Limo Companies Decry Paying Sales Tax

LCT Staff
Posted on June 10, 2009

WESTCHESTER COUNTY, N.Y. — You wouldn't call a trip in a limousine a free ride, but it has been free from sales tax. Not anymore.

Starting this month, New York state began applying sales tax to rides in limousines and car services, though not taxicabs or buses. Limousine companies are crying foul, and some have filed a lawsuit to block the tax.

John Pedone, president of Prime Time Limousine, called "Going Places" to complain, and Pedone's company isn't even based in New York. He's based in Stamford, Conn., but anyone his cars pick up in New York state and drop off in New York state will have to pay the tax.

"This is the worst time for them to impose a tax to stimulate the economy," Pedone said. About 15% of Prime Time's rides start in Westchester County.

The tax comes as some limousine companies estimated their business was off 30% to 40%.

"Here's an industry that's really, really hurting in the economic climate," said Ira Thorner, president of All County Limousine, which does business in Westchester. By applying sales taxes to rides, he said, "you're looking to really crush these businesses."

This was one of the various new taxes that came with this year's state budget. Matt Anderson, spokesman for the state Division of the Budget, said it was needed, and was not unique.

"Imposing a sales tax on limousine rides is the practice of 16 other states," he said. "We would not be the only state in the nation to implement it. ... This is one of the many difficult choices that were necessary to close a $20 billion deficit."

The state estimates that the tax will put $25.6 million in state coffers this fiscal year and $34.2 million in 2010-11.

But the state isn't the only one that benefits. In most places in Westchester, the sales tax is 7.375%. The state gets 4% of each purchase. Westchester gets 1.5%, 1.5% is split among the municipalities other than Yonkers, New Rochelle, Mount Vernon and White Plains, and 0.375% goes to the Metropolitan Transportation Authority, according to the county.

It is higher in those four cities that don't share the county tax because they get their own. In Yonkers, New Rochelle and Mount Vernon, it is 8.375%, and in White Plains, it is 8.125%.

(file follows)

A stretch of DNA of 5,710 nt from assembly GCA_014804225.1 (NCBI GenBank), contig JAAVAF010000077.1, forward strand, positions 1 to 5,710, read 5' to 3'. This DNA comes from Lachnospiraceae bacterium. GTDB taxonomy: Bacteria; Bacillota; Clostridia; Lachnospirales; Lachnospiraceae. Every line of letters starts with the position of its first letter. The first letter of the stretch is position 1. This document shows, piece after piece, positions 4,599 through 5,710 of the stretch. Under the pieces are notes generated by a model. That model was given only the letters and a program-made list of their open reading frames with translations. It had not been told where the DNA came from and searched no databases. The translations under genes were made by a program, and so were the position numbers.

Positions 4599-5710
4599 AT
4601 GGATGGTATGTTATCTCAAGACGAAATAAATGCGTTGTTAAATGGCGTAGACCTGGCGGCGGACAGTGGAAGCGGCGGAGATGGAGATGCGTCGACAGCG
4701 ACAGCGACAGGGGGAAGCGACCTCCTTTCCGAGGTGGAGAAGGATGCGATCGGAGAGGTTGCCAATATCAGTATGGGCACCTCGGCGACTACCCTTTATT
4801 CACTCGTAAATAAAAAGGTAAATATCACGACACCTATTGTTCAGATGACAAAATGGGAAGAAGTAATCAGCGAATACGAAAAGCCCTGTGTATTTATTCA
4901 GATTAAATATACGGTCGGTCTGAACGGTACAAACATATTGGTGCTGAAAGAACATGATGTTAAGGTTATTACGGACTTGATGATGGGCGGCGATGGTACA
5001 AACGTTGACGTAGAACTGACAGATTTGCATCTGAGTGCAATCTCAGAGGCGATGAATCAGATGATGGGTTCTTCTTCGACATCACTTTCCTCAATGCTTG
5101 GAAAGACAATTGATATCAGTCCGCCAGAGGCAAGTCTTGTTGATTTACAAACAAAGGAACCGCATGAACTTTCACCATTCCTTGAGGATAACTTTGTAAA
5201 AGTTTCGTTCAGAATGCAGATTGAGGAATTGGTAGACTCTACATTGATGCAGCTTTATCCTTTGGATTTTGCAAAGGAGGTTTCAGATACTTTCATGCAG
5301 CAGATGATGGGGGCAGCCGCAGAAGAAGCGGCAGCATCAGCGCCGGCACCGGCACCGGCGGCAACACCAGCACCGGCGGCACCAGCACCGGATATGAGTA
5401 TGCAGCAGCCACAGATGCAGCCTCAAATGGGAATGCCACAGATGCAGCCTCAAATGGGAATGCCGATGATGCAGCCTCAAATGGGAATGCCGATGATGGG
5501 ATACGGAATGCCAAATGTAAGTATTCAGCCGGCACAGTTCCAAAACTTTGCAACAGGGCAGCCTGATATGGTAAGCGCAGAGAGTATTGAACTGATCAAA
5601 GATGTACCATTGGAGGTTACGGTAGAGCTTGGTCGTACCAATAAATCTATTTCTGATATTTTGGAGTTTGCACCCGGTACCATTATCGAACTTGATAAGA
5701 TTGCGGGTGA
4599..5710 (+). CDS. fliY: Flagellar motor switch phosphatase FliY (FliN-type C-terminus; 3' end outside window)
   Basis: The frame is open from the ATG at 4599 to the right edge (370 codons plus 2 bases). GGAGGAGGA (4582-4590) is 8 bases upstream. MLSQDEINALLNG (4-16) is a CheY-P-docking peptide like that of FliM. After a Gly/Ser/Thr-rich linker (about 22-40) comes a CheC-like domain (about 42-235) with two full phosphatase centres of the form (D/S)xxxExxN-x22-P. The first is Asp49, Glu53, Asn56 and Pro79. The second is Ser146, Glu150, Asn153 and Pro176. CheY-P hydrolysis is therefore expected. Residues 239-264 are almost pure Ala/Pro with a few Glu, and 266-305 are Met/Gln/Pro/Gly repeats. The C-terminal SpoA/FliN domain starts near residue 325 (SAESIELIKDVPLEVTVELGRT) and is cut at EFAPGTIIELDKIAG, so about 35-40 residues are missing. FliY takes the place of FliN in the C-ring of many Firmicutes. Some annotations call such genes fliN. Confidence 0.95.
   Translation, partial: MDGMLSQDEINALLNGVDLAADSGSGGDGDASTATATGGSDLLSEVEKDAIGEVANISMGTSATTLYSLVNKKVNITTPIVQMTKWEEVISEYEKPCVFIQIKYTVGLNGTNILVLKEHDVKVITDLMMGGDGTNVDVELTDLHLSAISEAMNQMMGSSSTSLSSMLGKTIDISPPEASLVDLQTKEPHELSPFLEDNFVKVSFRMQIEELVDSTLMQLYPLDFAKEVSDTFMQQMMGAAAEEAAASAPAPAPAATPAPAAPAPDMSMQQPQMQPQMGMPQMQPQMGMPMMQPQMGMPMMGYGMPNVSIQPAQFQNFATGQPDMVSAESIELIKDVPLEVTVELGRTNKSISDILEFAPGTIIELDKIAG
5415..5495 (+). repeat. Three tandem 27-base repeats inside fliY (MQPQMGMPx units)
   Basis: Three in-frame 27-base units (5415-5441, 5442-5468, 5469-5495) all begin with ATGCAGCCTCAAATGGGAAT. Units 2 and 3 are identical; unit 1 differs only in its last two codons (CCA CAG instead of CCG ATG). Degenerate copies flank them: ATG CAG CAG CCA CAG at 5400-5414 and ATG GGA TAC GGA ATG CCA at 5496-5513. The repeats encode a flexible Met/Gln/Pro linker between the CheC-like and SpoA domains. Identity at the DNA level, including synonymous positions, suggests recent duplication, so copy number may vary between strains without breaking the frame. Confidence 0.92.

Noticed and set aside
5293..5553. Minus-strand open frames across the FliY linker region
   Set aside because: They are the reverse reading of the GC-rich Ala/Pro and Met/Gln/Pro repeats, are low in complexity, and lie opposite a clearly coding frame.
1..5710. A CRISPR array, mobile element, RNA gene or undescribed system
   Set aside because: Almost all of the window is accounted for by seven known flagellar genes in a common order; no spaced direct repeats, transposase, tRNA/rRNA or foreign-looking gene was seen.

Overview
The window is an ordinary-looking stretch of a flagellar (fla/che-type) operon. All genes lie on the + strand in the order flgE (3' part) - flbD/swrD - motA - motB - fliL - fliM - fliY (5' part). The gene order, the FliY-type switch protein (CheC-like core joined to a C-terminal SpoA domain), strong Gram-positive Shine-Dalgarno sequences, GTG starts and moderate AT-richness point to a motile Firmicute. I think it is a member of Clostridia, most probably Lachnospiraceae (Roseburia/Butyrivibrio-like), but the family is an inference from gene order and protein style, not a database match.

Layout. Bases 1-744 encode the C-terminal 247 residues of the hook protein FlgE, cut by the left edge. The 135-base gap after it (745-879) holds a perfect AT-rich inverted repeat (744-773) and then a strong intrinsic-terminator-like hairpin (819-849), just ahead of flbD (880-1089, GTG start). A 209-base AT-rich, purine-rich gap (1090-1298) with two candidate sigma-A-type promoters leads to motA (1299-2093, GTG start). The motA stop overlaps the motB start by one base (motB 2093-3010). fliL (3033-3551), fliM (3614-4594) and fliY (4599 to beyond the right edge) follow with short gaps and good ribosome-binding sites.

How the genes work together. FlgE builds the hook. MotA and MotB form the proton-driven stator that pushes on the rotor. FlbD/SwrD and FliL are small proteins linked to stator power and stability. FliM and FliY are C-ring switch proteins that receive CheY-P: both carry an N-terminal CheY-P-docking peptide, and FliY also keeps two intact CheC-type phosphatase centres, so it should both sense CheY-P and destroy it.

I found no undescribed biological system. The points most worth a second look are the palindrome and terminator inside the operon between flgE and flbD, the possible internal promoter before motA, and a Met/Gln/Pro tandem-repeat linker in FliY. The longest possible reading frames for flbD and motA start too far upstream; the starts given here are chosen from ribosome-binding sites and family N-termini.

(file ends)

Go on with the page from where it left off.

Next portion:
The tax charged depends on where the ride starts. If you take a limousine from New Rochelle to Larchmont, for example, you'll pay 8.375% tax. But a ride from Larchmont to New Rochelle would be taxed at 7.375%. With the sales tax, a trip from White Plains to John F. Kennedy International Airport, which might cost about $100, would now cost an additional $8.13 in tax.

It also comes as limousine companies, like all employers in the 12-county region served by the Metropolitan Transportation Authority, are now being charged a tax on employers of 34 cents for every $100 of payroll.

John Villanova, president of in Mount Vernon, predicted that the tax would backfire if it's meant to help the state.

"Our government is balancing its books on the backs of the business people and causing everybody to lay more people off, so there'll be more people on unemployment," Villanova said. "Basically, our government is shooting itself in the foot. They're taxing the hell out of all of us."

The tax applies to limousines, van and car services. But not to taxis, which are metered, or charge by the fraction of a mile, said Susan Burns, spokeswoman for the state Department of Taxation and Finance. It also doesn't apply to buses, scheduled public transportation like Metro-North Railroad, and limousines used in funerals. And it only applies to rides that begin and end in New York state. So a ride from Port Chester to Kennedy Airport would be taxed, but if you took that ride starting in Greenwich, Conn., no tax would be charged.

If you rode from Westchester to Newark Liberty International Airport, or a Giants game at the Meadowlands, you wouldn't have to pay it.

Guy Palumbo, secretary of the Luxury Base Operators Association, said the notion that only the rich ride in limousines is false.

"Not everybody who uses it is using it for luxury purposes," he said. "We get businesses' clients, we get local people, we get everyday people."

Trade organizations and a collection of companies have sued in Supreme Court in Albany to stop applying sales tax to limousine rides. But last week, a judge refused to set a temporary injunction while the case goes forward, so the tax began June 1.

A copy of their complaint, provided by Palumbo, argues that the tax is unconstitutional because it is vague, making it impossible to determine who is responsible for collecting the tax and turning it over to the state, and because it improperly allowed the Legislature to delegate taxing authority to a state agency, the Department of Taxation and Finance.

Michael Avilla, an attorney for the companies who is based in East Greenbush, N.Y., did not return calls.

Burns said she could not comment on pending litigation. Some company owners said it was particularly unfair to tax the money they charge customers to pay for tolls — often $10 for a trip to the airport — because the driver has to pay the toll on the way back, even if the car is empty. Tolls, they said, are already essentially taxes, used to raise public revenue.

Burns said that, in general, businesses cannot deduct expenses from the taxable sales prices. A contractor such as a plumber who includes bridge tolls and other expenses in the price for a job must also collect the sales tax for those expenses, she said.

Source: Journal-News, White Plains, N.Y.

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